Monday, January 2, 2012

So on Twitter Penn Jillette linked an article written by his friend Mallorie Nasrallah about her experiences in the skeptical community. And I did like her writing style, but I take some issue with some of the content. Basically saying the skeptic community never hurt or insulted her and to not ever change and to not let people make them change or feel bad. There's no links or explicit references to anything, so it's hard to say exactly what it's responding to. Reddit's Atheist forum making a large amount of sexualized, misogynistic, and often violent jokes and comments to a 15 year old woman is the most recent event of note, but there is also just the general level of misogyny and rape threats directed at any outspoken or active female skeptic or just the sexual harassment and objectification direct towards the women of the community.

This is the first problem. Without any sort of reference the whole thing just sounds really strawmanny. Who is trying to "make you feel bad for being you, for being male, for being funny, don't ever believe the lie that us delicate girls cant take being hit on, cant keep up with the filthy jokes, cant argue you blue in the face, and need special treatment"? The relevant critiques of the skeptic communities tend to revolve around dismissing women entirely, sexually objectifying them (usually as another way to dismiss them), making violent and usually sexual threats against them, not understanding the difference between hitting on or flirting with and cold propositioning in an enclosed space and not understanding why that difference might matter. I think all those things are pretty terrible and shouldn't be a part of any community.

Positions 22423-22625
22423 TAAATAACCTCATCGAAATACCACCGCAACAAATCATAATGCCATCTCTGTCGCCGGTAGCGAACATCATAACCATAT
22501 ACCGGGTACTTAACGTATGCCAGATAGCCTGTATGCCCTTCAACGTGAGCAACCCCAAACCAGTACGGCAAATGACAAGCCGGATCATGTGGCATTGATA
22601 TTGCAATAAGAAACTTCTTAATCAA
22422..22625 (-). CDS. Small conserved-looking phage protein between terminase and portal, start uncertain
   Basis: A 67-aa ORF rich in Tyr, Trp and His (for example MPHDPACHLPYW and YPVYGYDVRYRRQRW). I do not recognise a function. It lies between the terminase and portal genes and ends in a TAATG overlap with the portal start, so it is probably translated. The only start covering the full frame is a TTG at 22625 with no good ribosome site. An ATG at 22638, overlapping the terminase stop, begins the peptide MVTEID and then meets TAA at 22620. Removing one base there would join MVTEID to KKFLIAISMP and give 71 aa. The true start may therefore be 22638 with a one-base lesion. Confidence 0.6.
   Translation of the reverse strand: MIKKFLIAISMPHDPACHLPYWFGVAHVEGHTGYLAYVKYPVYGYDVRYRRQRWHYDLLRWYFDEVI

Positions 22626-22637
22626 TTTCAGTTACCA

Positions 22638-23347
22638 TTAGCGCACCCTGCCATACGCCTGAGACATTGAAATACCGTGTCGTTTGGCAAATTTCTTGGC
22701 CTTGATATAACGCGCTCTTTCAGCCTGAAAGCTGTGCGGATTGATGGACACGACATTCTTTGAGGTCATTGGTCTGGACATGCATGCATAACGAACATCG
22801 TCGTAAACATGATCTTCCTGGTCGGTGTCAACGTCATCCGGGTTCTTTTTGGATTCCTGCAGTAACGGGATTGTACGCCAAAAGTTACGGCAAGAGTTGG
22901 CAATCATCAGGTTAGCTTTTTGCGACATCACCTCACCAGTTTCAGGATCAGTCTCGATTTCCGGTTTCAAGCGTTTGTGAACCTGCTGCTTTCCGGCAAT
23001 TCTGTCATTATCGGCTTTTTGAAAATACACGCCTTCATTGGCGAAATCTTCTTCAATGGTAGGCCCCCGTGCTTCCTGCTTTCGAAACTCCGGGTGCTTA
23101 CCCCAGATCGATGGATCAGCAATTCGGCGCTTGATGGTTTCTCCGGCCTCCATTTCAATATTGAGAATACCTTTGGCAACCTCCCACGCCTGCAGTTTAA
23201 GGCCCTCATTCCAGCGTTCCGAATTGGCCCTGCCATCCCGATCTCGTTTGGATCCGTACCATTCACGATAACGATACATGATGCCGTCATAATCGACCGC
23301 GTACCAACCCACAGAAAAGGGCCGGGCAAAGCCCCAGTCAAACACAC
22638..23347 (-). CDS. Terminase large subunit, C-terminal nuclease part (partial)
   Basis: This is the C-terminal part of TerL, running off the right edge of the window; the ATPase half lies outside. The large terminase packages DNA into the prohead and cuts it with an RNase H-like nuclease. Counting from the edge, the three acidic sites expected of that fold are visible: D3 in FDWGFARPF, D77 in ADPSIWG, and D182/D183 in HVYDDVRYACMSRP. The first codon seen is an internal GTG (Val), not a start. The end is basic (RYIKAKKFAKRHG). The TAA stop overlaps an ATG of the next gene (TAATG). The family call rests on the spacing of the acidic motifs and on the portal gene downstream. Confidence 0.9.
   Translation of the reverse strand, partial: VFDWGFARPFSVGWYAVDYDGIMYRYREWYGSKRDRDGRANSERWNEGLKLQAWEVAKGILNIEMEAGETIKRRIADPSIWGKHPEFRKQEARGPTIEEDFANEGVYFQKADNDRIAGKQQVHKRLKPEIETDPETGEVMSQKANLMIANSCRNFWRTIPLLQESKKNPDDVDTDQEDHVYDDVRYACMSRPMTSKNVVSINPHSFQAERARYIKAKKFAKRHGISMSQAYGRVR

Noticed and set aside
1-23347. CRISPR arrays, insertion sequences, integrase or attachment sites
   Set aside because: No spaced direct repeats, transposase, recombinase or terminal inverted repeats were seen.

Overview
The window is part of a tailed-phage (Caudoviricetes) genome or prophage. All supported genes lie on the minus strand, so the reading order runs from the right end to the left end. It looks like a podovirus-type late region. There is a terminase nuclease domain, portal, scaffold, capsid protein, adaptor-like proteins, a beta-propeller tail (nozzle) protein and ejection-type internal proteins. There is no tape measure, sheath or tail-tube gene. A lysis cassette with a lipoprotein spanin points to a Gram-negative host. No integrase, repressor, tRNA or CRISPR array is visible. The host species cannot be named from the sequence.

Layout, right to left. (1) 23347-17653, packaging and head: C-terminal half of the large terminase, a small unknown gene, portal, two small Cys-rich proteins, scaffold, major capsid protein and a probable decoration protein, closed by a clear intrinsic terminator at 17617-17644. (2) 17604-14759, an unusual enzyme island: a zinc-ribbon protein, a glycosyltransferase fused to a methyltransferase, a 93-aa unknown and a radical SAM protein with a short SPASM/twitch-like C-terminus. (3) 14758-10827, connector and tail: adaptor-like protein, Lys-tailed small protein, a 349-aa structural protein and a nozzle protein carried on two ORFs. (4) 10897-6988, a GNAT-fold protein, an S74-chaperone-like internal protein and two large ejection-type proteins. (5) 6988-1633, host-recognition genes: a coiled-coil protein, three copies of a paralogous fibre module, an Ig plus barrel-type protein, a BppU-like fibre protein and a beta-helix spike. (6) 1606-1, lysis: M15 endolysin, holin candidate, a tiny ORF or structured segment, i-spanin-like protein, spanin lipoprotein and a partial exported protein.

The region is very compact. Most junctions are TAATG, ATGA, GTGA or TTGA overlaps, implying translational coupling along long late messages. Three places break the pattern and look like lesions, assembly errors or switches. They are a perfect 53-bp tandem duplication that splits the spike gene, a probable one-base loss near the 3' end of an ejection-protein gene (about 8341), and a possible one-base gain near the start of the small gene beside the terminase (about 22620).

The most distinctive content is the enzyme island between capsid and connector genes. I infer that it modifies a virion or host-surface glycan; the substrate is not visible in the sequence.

Now I don't want to discount her awesome experiences. When people have awesome experiences that's pretty awesome. Even one person having an awesome experience when most don't can be awesome because it means that it's not all bad. The issue is with the repeated refrain asking them not to change. That right there works to dismiss all the suffering, violence, or even simple discomfort that many people have legitimately suffered. Quite simply, if someone is awesome to me, but terrible to someone else, I'd want them to change. To ask them not to change just seems like a terrible thing to do.